Good for the sole, Currie’s Shoe Repair in business 119 years
Posted on February 25, 2022 | By Alexander Chafe | 0 Comments
With traditional tools, wooden shoe molds and a 100-year-old sewing machine, Currie’s maintains the cobbler trade. Though it may seem old fashioned, the business that started almost 120 years ago has passed through three generations and lives on.
Finding a Pair
After working for a shoe factory, Frank Currie decided to open Currie’s Shoe Repair on Queen Street in Charlottetown, P.E.I. in 1903. His first employee was a friend and former co-worker, Joe Hennessey. Together they shined and repaired shoes, making them good as new.
Business was a success. In the early days, Currie’s supplied products to local cobblers, shoe shiners and shoe stores, as well as provided expert advice about the trade across the Island. To meet demand, Currie once had six employees working at the shop. However, business for the trade has lessened over the years, with changing product trends and consumer behaviour.
The Currie family has operated their namesake business throughout three generations. In 1920, Frank’s son Vernon began learning the trade at Currie’s and in 1958 his son David did the same. Joe Hennessey’s son also worked at the shop for 50 years. Now owner and operator, David Currie is the shop’s longest and only employee.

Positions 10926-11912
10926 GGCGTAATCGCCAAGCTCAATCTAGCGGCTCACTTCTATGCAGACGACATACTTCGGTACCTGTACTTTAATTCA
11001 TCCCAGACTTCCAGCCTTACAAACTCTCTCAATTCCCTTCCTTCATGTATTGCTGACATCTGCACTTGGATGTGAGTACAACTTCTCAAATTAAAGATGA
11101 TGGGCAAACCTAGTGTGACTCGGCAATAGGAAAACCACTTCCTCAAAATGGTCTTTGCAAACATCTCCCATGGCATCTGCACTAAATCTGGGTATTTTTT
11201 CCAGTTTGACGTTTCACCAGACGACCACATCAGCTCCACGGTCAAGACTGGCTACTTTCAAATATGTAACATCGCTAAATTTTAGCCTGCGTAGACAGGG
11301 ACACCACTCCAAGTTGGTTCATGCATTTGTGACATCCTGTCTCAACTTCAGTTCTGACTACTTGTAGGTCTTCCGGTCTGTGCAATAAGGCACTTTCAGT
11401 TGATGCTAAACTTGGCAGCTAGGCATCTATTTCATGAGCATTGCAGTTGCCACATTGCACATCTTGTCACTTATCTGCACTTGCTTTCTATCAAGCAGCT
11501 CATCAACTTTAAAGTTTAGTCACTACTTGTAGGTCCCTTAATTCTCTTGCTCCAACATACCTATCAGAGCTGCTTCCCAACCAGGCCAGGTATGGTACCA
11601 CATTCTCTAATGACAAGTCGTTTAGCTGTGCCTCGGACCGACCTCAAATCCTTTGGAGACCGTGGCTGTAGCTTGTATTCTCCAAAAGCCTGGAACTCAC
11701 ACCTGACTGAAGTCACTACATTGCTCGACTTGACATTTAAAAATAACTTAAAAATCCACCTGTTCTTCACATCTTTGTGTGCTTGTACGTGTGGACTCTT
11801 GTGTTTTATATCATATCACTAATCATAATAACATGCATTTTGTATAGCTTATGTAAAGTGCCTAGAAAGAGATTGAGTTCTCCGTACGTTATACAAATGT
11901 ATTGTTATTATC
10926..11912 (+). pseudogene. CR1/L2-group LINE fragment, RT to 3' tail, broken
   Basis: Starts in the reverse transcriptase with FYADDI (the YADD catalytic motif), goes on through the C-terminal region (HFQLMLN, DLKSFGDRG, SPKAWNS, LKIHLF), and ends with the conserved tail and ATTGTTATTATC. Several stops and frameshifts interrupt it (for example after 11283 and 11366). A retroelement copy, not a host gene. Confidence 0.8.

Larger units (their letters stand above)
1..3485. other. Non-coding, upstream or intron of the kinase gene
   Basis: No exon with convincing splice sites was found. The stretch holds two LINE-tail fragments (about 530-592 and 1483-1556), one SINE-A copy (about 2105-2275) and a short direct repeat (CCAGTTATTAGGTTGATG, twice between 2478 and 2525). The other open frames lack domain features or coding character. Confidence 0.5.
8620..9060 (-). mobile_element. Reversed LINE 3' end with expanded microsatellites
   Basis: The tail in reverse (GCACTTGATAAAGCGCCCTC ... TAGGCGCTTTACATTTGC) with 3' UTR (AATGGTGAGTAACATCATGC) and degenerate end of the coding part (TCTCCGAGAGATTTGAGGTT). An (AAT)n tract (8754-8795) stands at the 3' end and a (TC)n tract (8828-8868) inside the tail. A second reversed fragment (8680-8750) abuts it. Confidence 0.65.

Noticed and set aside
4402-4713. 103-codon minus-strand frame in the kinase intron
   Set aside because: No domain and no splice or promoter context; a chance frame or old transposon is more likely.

After years of operating in the store front on Queens Street, Currie’s moved operations to the building’s basement in the 1980s. In 2018, the business moved again to Kent Street. The ‘new’ building is well known to the Currie family, being the home where both Dave’s father and grandfather grew up.
Though shoe repair was once popular, times are changing. Dave Currie says there were once 25 shoe repair shops on the Island, and now there are three including Currie’s, Dr. Shoe (also in Charlottetown) and Summerside Shoe Clinic.
Compared to the early days, there’s a major difference in both style and quality of footwear today. Stilettos have been swapped for more comfortable sneakers and flip flops, and leather soles have been replaced with cheaper plastic ones that aren’t worth repairing. Instead of looking for a fix, customers tend to start shopping for a fresh pair.
Though demand isn’t what it used to be, Dave continues to operate Currie’s Shoe Repair on Kent Street. Feeling the effects of the pandemic, Dave is hopeful that business will pick up as life gets back to normal. But, he enjoys the excuse to get out of the house regardless. As for the future of Currie’s, Dave says it will end with him. His five sons have chosen different career paths and with footwear becoming more disposable, shoe repair is a dying trade.
Of course, Dave has no intention of closing-up shop any time soon. Still working at 83-years-old, he playfully says he’s “shooting for 100.”
For now, the Currie family craft is still walking, 119 years later.
• For more Web Exclusives, click here.
Comments are moderated to ensure thoughtful and respectful conversations. First and last names will appear with each submission; anonymous comments and pseudonyms will not be permitted.
By submitting a comment, you accept that Atlantic Business Magazine has the right to reproduce and publish that comment in whole or in part, in any manner it chooses. Publication of a comment does not constitute endorsement of that comment. We reserve the right to close comments at any time.